Gill emphasized that both parents worked to include their kids in their lives even when they were working long hours, recounting one story that has stuck with her. “My dad is an engineer and owned several businesses in the engineering world, and my mom has owned several in various industries as well,” she said. “Growing up with parents like that, I remember as a kid, being at my dad’s engineering office on the weekend, and we would live in the conference room. We had a tv with Sesame Street; we had these sleeping bags – we always thought it was great because the office was so big, my sister and I could go play hide and seek. And they always had the best snacks. So, it wasn’t too bad of a gig. But yeah, my parents are incredible. They’re my best friends.”
Not surprisingly, Gill also attributes her strong work ethic to lessons learned watching her parents as she grew up. “I learned an incredible work ethic from both of my parents. They’re two of the hardest working people ever,” she said. “Looking back, there were times that we sacrificed some stuff as a family because of work, but it never felt that way as a kid. It felt like I had everything. It’s what you get used to. I think they did a bang-up job in co-parenting and instilling really solid values in all of my siblings. All of my siblings are extremely hard workers.”
Gill also attributes her participation in extracurricular activities while in high school for providing her with important lessons about leadership. She was a standout player and captain of the volleyball team, which became the school’s first team to win the North Coast Sectional in California her senior year, and she was also elected to be the vice president of her senior class.
“Leadership might be the only A I ever got in high school,” she said with a laugh. “You know, when someone asks, ‘Oh, did you think you were going to be a CEO and run a company when you were in school?’ I would’ve said, ‘You know, sure, if the opportunity presents itself.’”
As things turned out, the opportunity did present itself before her next decade in life was out.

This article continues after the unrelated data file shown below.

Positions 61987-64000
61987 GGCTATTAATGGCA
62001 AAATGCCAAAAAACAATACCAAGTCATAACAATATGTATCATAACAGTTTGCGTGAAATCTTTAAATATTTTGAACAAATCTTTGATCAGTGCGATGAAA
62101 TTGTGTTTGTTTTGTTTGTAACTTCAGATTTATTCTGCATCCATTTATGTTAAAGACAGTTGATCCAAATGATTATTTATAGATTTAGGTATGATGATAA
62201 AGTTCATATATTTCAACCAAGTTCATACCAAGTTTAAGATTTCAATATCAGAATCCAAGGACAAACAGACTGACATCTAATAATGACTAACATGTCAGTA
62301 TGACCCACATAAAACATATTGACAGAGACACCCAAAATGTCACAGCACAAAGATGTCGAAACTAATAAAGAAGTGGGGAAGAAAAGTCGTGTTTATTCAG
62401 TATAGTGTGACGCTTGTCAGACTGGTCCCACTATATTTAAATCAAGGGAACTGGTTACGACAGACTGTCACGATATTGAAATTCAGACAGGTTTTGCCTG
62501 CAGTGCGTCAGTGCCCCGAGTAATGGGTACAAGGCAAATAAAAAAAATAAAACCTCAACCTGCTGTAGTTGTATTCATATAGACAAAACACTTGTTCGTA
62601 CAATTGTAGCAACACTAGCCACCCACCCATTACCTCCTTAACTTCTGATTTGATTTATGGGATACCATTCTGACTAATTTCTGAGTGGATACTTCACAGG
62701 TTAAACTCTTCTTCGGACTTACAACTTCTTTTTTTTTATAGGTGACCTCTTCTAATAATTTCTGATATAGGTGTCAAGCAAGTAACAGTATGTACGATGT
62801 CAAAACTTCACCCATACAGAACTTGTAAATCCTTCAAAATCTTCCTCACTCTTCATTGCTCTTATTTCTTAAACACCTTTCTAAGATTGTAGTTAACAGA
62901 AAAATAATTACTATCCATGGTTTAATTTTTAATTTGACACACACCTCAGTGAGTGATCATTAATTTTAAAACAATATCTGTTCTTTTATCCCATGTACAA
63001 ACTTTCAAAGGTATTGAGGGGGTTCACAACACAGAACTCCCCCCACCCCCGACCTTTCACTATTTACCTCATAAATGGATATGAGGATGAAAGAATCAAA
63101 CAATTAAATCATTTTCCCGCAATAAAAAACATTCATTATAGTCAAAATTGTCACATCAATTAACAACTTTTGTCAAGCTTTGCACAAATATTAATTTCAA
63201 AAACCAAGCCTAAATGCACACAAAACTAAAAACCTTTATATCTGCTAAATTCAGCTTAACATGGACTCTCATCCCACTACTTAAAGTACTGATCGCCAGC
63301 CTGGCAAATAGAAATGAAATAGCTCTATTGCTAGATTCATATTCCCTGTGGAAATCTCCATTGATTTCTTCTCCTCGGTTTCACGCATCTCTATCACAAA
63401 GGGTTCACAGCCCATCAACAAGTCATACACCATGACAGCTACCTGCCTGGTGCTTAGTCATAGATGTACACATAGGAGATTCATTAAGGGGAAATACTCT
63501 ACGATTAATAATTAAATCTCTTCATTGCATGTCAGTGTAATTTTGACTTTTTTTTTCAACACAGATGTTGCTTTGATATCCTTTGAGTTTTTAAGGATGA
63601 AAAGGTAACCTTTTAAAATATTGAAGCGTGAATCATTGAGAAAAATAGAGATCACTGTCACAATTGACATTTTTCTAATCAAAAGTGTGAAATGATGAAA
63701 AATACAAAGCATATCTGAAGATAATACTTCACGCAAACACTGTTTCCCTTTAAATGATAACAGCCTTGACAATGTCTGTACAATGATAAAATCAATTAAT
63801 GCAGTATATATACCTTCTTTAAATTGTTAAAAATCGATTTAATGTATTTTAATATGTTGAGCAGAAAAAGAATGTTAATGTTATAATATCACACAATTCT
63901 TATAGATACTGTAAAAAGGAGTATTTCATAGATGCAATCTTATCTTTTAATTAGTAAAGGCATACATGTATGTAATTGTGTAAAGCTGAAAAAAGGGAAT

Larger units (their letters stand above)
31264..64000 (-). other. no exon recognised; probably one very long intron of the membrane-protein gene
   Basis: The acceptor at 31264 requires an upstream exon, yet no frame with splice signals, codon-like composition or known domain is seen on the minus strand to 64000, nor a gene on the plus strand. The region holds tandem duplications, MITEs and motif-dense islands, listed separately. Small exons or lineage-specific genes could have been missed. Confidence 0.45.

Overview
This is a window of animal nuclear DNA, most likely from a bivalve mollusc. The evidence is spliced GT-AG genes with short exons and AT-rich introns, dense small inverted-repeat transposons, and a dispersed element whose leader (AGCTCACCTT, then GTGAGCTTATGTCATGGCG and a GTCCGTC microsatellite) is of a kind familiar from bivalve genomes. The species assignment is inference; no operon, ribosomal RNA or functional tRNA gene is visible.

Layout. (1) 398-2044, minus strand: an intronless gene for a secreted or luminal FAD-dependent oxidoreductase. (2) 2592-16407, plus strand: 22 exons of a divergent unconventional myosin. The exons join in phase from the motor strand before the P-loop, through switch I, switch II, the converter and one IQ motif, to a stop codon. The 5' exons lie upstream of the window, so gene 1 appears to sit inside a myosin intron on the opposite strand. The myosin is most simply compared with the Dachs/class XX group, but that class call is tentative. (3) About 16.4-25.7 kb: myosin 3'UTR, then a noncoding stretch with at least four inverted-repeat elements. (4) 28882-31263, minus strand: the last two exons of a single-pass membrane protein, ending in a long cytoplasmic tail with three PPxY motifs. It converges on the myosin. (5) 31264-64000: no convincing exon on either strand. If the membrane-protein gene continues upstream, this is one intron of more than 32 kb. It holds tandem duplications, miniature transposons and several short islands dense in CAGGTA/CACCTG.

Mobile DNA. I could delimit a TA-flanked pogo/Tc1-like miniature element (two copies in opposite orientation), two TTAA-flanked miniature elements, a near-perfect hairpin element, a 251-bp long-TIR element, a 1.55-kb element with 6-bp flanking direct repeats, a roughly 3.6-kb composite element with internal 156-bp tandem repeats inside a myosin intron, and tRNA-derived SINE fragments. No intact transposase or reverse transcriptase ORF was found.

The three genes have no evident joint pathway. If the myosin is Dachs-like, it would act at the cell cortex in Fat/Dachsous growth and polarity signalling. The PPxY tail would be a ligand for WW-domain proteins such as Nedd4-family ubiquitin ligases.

Following graduation from high school, Gill decided to pursue her college education at the University of Oregon. As is the case for so many young people entering college, she was initially not entirely certain which field she should pursue. She knew she wanted to pursue the fields of public relations and communications (she said she had a special interest in crisis communications), but she was taken aback when she discovered that she would have to also obtain a degree in journalism in order to also become degreed in those fields.
She says there was one particular problem with that plan: “I don’t actually like to write.”
“When I got to college and started looking at careers, I probably at the time didn’t realize I’m more like my dad, who’s an engineer, than what I wanted to admit,” she continued. “At age 18, I didn’t have that self-awareness. But it did manifest itself later, which really is what I’m doing now. So yeah, Oregon was amazing — I’m really proud of the degree that I got. It’s given me the opportunity to work a lot of different jobs in different industries. And the communication piece is, I think, so critical, and I think that being an effective communicator and having an emotional I.Q. is part of what sets me apart now as a CEO.”
Gill never had any intention of working in the oil and gas industry. “Yeah, so, I went to the University of Oregon — I one hundred percent did not think I’d be going into oil and gas after attending a college like that,” she said with a laugh.